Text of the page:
Abbas Kadhim, Ph.D.
Everything we have learned about Hanbali extremism pales in comparison with the work of Ahmad ibn Taymiyya (1263-1328 C.E.), who took Hanbali extremist teachings to the highest levels of intolerance that essentially classified much of conventional Muslim practices as acts of shirk (associating other deities with God) and kufr (unbelief). Ibn Taymiyya made a name for himself by attacking the Shia, the Ash’aris, the Mu’tazila, the philosophers, the Sufis (or most of them), the Jews, and the Christians. Even practices that are conventional to almost all Muslims, such as traveling to visit the tomb of the Prophet, Ibn Taymiyya considered them violations of the faith and a form of shirk. Similarly, he went in his rivalry with the Shia to the point that he expressed opinions about their first Imam and highest symbol Ali ibn Abi Talib that are inconsistent with the general Muslim beliefs about Ali. It is safe to say that Ibn Taymiyya went out of his way to challenge the almost unanimous views on Ali’s excellence and, at one point, he expressed doubt in the validity of Ali’s first acceptance of Islam. He also went many extra miles in praising Ali’s enemies, most notably Mu’awiya. Ibn Taymiyya’s opinions about Ali were so negative that he was put on trial for them by his contemporary Sunni scholars and was described by some leading Muslim jurists as a hypocrite (munafiq), as prominent Sunni scholar Ibn Hajar Al-Asqalani stated.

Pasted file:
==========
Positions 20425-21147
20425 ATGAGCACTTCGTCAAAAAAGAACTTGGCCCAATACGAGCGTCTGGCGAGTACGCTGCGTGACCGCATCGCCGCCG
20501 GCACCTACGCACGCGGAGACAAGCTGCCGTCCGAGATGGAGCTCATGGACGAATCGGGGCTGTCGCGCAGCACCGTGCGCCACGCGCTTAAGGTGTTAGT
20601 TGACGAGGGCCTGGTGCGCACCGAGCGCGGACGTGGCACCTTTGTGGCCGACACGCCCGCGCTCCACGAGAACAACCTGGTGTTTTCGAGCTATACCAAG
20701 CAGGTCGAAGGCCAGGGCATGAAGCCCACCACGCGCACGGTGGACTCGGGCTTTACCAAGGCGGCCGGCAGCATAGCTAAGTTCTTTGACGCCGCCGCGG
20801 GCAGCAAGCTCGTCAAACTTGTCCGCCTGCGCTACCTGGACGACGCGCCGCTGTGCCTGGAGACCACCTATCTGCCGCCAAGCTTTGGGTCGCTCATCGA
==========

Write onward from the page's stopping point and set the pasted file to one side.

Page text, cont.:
Ibn Taymiyya was also known for his extremism in claiming a monopoly on the truth and whenever he made an argument he would use the statement ajma’a ahlu al-ilm… (scholars unanimously said…). This claim involved an obvious problem: (1) scholars hardly ever made an argument unanimously. Therefore, he dismissed all those who disagreed with his preferred argument as non-scholars. For him, the holders of an extremist argument represent a unanimity, whether they were a few or many. This method of exclusive claim to the truth is commonplace among the followers of Ibn Taymiyya nowadays.
Ibn Tymiyya lived in Damascus during the Mamluk era, when the Levant was united with Egypt. The general religious environment in Damascus was Shafi’i, while Ibn Taymiyya and his fellow Hanbalis were a minority. His anthropomorphism (claiming that God has a body and limbs, and He sits on a throne and moves from one location to another, etc) was another important reason for his prosecution and a cause for the writing of many books to refute his opinions. He ultimately was imprisoned for life and died in jail. Both in Ibn Taymiyya’s time and following his death, it was considered a crime to publicly espouse his opinions, but when the Saudi monarchy was established, his extremist ideology was resurrected (as we will see shortly) and his fatwas were compiled in more than 30 volumes, published at Saudi government expense for free distribution, and made a basis of the Wahhabi-Saudi state religion, referring to him by the hefty title Sheikh Al-Islam.
Just like reducing most of Muslim jurisprudence into the aberrant opinions of Ibn Taymiyya, the Saudi monarchy put another religious fanatic on a large pedestal, Muhammad ibn Abdulwahhab (d. 1791 C.E.), whose name and opinions became the state religion of the Saudi monarchy since its inception in the eighteenth century. The family of Al Saud found in the fatwas of Muhammad ibn Abdulwahhab, which are based on the ideology of Ibn Taymiyya, all they needed to subjugate the Arabian Peninsula in the name of jihad and Islam. All those who were not under the Saudi authority were deemed unbelievers unless they surrendered and adhered to Wahhabism, otherwise, they would be killed to a man, their women and children would be taken into slavery, and their property became spoils of war, no matter what kind of religiosity they practiced.